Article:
How to Write the Clark University Supplemental Essays 2018-2019
Clark University can be found in the heart of Worcester, Massachusetts, a city of 200,000 located 40 miles west of Boston. Originally created as an all-graduate institution in 1887, Clark now boasts around 2,200 undergraduate students, allowing for a majority of classes to have under 20 students. As a liberal arts, private research college, Clark is known for its excellence in subjects like psychology, physics, biology, and entrepreneurship, and with its small student body, contains a robust undergraduate research program.
Clark University is ranked 7th on the Times Higher Education’s list of the World’s Best Small Universities, 66th on the US News National Universities ranking, and 32nd on the US News Best Value Schools ranking. Notable alumni of Clark include actress Padma Lakshmi, prison reformer Miriam Van Waters, and child psychologist Arnold Gesell.
Clark requires a few supplementary essays, which can be a bit daunting, so we here at CollegeVine are here to help you navigate through them!
This prompt is pretty straightforward but requires a few key components. First, you want to bring up an activity that you dedicated a lot of time towards and were seriously involved in. You want to talk about specific things you did and memorable moments you can point to, so you can vividly illustrate your involvement. You want to also make sure that in the 250 words, you have talked about why this activity means a lot to you, and how it has shaped your growth as a person. This last part is key and often forgotten. You want to elaborate not just on what you did, but why you did it, and what you gained from it.
Here are some examples that could guide you:
Example 1: Maybe you worked in a coffee shop for the past year. Instead of listing out your duties on the job, you could talk about meaningful experiences you had while working: maybe it was that extraordinary regular who taught you a ton about life, the care it took towards crafting that espresso drink you never quite got perfect, or simply learning how to withstand exhaustion during long shifts. Talk about how by working in a customer-oriented environment, you grew a thick skin, learning to deal with both the best of people and the worst of people.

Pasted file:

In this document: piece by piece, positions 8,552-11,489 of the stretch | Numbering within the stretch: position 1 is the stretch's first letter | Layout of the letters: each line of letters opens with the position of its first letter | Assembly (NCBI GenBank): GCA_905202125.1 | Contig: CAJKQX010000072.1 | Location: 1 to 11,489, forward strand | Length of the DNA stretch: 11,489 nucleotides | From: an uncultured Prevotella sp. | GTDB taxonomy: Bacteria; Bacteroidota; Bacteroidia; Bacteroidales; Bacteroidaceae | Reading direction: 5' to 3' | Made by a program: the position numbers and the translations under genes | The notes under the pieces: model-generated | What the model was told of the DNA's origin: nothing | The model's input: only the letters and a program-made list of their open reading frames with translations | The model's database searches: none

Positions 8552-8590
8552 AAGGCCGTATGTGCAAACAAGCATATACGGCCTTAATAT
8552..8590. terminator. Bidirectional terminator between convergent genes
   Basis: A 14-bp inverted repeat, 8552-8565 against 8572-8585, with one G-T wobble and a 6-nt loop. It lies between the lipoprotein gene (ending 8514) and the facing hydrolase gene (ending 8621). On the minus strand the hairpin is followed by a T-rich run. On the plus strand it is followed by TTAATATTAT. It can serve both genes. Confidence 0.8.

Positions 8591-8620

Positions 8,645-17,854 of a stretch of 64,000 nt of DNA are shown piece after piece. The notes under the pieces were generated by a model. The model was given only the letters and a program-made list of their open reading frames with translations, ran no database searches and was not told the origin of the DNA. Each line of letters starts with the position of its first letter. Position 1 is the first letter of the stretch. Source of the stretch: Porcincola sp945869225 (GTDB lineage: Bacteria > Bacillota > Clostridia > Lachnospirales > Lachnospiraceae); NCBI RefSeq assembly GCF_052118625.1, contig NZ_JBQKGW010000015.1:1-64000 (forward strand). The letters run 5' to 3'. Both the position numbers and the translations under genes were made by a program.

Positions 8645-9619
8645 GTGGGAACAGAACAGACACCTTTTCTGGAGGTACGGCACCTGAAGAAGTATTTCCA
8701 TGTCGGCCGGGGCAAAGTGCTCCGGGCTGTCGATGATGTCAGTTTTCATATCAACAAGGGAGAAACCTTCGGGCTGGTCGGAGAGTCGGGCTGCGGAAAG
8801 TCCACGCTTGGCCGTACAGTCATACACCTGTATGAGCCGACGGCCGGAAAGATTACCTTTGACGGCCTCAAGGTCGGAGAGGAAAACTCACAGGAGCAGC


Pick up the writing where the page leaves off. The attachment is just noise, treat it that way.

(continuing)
Example 2: Maybe you’ve been on your school’s rugby team throughout high school. You could talk about a time of serious adversity, such as when your team chemistry was falling apart, and how you played a role in working towards bringing the team back together. You could talk about a momentous team win where you played a big role or a momentous loss where you played a big role—as long as you grew personally through the experience, anything is game. For you, maybe there was no better community than your rugby team, which pushed you to develop not only as an athlete but also as a person.
Example 3: Maybe you wrote for your school newspaper. You could talk about how you learned so many things from interviewing people in your school as well as your community. Maybe you could hone into a specific interview with a notable figure at your school, and talk about how you grappled with setting the correct tone and word choice for the profile you wrote, which would influence how others thought of this person. You could expand into your general love for writing, for creating a complete image of a person through the written word.